Plus Danny O'Donoghue, Lynda Bellingham, Alec Stewart, Tom Pellereau, Prunella Scales, Jimmy Akingbola and Chizzy Akudolu
- The singer Emilie Sandé who performed at the opening and closing ceremonies of this summer's Olympics, is hosting a songwriting workshop for children at the Royal Albert Hall on 16 October. The workshop, for young people from the London boroughs of Hackney and Lewisham, is part of the charity's education programme and comes a month before she performs there. "It's really special to have the opportunity to work with children and I'm sure I'll take as much inspiration from them as I can offer in return," she said.
- Danny O'Donoghue, frontman of the Irish rock band The Script and a coach on the BBC TV series The Voice, has joined the Loose Women presenter Lynda Bellingham, the ex-cricketer Alec Stewart and The Apprentice winner Tom Pellereau in pledging support for Hospice Care Week. More than 100 local hospices will join the national charity Help the Hospices in marking the awareness week, the second of its kind, which began yesterday.
- Prunella Scales, who played Sybil in the 1970s sitcom Fawlty Towers, joined a horse and guests at Kensington and Chelsea town hall in London to support the Ride Round England. Horseman William Reddaway plans to ride 2,500 miles around England on his horse, Strider, from May next year. He hopes to raise £250,000 for the Family Holiday Association, which provides breaks to needy families, and Wormwood Scrubs Pony Centre, which offers riding and horse care lessons alongside equine-assisted therapy to children and young people. Scales is patron of the FHA.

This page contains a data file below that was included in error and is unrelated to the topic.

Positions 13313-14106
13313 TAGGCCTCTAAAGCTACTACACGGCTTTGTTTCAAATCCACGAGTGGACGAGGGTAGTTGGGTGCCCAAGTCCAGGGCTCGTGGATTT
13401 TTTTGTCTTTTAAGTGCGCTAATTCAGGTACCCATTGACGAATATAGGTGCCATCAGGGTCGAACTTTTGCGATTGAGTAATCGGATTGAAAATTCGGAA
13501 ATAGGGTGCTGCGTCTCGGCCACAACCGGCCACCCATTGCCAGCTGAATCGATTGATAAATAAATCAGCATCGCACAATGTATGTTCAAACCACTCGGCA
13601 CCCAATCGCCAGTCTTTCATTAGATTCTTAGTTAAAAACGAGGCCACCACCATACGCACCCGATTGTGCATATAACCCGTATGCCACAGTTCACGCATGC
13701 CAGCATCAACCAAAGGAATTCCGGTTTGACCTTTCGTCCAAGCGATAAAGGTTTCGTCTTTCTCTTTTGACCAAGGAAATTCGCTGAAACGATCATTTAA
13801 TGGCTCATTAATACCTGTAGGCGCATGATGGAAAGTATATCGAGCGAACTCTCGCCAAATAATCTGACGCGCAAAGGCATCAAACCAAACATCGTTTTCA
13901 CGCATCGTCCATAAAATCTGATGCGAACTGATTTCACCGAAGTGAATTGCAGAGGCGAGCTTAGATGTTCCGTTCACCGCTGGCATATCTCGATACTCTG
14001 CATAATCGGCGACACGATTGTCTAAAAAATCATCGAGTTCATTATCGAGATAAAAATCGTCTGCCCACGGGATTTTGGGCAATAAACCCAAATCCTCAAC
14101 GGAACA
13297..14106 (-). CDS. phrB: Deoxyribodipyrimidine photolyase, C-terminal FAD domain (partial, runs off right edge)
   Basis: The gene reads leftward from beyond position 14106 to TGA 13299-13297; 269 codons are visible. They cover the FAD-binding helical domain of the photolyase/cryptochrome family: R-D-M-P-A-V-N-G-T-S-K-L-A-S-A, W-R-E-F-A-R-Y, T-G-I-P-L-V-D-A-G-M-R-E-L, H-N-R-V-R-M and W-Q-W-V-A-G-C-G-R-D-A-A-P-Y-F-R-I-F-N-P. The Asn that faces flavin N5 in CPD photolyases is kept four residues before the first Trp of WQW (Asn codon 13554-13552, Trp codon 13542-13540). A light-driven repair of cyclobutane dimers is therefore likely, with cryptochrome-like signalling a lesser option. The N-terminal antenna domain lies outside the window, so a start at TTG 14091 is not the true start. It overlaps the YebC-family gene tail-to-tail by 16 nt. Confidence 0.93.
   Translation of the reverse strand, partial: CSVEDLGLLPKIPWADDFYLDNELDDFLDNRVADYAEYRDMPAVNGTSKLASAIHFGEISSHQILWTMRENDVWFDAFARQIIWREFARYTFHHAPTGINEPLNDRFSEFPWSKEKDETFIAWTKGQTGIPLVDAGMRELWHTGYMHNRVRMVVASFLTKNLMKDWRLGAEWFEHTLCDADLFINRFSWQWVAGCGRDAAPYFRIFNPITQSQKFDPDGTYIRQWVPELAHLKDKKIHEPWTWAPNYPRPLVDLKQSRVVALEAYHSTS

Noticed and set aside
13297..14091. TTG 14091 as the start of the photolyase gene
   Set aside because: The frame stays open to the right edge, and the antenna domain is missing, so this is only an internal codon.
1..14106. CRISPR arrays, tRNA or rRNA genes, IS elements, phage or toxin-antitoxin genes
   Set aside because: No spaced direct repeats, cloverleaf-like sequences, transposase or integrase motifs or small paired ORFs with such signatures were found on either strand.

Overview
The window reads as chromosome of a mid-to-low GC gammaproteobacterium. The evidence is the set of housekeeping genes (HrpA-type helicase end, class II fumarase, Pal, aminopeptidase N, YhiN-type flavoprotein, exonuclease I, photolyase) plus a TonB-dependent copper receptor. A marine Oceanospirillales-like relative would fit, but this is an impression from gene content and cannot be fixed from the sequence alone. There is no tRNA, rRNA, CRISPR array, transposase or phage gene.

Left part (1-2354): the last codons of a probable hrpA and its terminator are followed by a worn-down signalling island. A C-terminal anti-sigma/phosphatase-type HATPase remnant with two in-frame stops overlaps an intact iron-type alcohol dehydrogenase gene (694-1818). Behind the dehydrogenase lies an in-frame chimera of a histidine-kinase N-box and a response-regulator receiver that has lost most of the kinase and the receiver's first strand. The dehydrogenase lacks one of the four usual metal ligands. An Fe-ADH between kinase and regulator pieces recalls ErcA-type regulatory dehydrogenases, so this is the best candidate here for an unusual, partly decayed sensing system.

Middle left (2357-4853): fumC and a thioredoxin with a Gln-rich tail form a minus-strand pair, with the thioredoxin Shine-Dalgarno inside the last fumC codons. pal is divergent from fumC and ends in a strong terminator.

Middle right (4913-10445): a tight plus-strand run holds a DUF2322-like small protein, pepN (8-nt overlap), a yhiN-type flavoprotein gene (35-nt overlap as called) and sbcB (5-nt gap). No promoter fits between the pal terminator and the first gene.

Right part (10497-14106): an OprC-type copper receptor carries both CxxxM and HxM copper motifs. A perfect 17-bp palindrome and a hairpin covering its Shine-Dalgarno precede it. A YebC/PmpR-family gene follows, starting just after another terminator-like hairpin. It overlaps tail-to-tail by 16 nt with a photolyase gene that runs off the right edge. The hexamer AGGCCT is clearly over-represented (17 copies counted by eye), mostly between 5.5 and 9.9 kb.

- The Holby City actors Jimmy Akingbola and Chizzy Akudolu helped to launch the annual campaign of the leukaemia charity the ACLT (African Caribbean Leukaemia Trust) by visiting a blood donation centre in London. Daniel De-Gale Blood Donation Month - or Donate for Daniel - which urges black, Asian and mixed-race people to give blood, will run throughout October in association with the National Blood Service. The month is named after Daniel De-Gale, who needed regular blood transfusions while he overcame childhood leukaemia before suffering fatal multiple organ failure in 2008.